Parasite Genomes

Moving genes through parasitism

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Science  19 Feb 2021:
Vol. 371, Issue 6531, pp. 794-795
DOI: 10.1126/science.371.6531.794-g

Flowering Sapria himalayana, which, despite being an endoparasite and completely dependent on its vine host, has a surprisingly large genome.

PHOTO: PHICHAKLIM1/ISTOCKPHOTO

Plants that parasitize other plants include species such as mistletoe and members of the endophytic family Rafflesiaceae, which have the largest flowers of any plant but no other recognizable external structures. The impact of extreme host dependency usually results in genome streamlining. Cai et al. assembled the genome of the parasitic Rafflesia Sapria himalayana, hosts of which include members of the grape family. This parasite shows rapid genome evolution that has resulted in extensive gene loss in the chloroplast and photosynthetic machinery but retention of key genes for other organs. Unexpectedly, it has gained extensive repeat regions, resulting in a substantially larger genome than its closest free-living relatives, which may reflect horizontal gene transfer occurring during ancestral host associations.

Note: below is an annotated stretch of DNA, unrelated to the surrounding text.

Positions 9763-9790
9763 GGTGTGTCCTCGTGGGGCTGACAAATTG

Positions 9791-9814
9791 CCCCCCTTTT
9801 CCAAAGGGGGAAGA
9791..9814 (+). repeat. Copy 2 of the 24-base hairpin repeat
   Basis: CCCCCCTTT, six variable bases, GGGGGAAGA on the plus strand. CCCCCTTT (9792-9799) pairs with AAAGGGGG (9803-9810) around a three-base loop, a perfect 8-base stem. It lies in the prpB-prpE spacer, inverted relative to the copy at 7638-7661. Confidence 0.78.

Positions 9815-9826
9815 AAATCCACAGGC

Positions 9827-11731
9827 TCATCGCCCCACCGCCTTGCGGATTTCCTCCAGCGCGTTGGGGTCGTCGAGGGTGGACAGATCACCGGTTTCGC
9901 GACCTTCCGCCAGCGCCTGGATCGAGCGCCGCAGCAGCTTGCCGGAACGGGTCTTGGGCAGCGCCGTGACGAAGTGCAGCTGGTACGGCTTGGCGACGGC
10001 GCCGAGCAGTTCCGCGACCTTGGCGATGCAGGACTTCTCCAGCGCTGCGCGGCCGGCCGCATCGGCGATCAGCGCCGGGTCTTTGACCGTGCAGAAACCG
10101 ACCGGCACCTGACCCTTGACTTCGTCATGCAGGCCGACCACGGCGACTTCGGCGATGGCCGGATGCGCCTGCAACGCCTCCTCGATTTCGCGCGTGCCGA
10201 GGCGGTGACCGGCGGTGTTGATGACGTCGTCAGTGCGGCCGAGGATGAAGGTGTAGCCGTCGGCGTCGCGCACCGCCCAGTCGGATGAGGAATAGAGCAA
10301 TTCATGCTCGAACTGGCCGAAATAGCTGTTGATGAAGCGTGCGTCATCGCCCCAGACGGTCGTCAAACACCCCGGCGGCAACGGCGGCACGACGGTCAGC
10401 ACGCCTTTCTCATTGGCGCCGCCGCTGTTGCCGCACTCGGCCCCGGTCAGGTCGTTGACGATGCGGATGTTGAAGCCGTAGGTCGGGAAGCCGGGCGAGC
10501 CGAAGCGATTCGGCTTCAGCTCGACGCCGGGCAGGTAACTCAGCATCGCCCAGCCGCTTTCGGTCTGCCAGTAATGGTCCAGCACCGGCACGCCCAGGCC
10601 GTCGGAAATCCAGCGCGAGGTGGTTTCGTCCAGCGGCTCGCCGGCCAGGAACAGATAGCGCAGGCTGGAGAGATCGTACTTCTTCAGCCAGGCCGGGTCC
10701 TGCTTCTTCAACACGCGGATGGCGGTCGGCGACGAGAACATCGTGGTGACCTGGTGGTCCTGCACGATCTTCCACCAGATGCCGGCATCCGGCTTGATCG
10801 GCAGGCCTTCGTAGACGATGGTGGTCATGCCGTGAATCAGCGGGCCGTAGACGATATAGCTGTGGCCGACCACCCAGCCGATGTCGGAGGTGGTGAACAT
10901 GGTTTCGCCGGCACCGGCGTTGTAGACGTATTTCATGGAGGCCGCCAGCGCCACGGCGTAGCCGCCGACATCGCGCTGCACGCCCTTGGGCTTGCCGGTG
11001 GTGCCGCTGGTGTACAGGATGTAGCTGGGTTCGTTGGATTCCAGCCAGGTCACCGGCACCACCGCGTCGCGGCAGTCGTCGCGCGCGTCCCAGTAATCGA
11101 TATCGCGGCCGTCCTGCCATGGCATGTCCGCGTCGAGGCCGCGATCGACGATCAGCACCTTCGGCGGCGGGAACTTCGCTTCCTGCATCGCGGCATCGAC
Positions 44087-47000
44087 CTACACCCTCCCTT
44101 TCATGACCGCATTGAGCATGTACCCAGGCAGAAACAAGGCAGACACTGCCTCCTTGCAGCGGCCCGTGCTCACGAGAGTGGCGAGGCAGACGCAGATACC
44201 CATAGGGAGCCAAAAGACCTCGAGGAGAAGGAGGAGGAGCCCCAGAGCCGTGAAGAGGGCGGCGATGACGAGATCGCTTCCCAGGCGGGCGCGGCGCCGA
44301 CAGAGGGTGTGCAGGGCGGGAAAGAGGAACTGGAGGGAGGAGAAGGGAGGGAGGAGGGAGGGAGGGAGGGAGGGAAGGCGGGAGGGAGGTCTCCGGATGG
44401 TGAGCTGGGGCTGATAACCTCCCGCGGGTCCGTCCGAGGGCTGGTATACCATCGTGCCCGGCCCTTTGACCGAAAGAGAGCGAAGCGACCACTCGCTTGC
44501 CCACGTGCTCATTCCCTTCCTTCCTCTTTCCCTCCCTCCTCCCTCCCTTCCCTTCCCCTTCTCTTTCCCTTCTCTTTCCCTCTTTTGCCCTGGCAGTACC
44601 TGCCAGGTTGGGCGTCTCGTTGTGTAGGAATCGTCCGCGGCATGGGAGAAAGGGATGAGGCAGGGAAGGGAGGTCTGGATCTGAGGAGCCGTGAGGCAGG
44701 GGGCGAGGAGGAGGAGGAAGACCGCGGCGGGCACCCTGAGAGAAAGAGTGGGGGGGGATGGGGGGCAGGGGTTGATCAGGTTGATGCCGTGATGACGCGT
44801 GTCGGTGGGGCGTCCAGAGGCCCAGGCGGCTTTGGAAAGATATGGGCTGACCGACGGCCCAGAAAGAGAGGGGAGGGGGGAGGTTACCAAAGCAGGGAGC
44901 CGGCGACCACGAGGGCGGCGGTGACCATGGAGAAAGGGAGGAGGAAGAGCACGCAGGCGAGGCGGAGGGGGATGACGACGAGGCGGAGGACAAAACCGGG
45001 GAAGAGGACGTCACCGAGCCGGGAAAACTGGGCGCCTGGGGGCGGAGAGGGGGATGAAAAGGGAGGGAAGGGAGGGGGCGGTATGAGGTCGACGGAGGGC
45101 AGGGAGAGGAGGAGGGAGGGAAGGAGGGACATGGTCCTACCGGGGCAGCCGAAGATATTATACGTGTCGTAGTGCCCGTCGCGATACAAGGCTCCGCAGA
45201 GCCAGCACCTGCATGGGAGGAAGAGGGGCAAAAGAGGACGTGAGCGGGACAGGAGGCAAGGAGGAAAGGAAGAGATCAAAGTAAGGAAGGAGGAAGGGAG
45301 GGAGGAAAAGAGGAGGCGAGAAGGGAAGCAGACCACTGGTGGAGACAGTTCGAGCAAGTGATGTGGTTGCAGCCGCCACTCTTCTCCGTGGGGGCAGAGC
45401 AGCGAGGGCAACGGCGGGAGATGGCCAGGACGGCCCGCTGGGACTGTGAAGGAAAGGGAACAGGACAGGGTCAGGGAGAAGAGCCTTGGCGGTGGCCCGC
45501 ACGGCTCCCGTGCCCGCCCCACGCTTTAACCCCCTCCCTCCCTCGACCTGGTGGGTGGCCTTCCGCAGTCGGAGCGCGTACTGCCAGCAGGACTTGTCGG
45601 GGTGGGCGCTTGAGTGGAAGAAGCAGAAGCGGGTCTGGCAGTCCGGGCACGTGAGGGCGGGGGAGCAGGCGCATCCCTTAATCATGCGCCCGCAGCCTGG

Curr. Biol. 10.1016/j.cub.2020.12.045 (2021).

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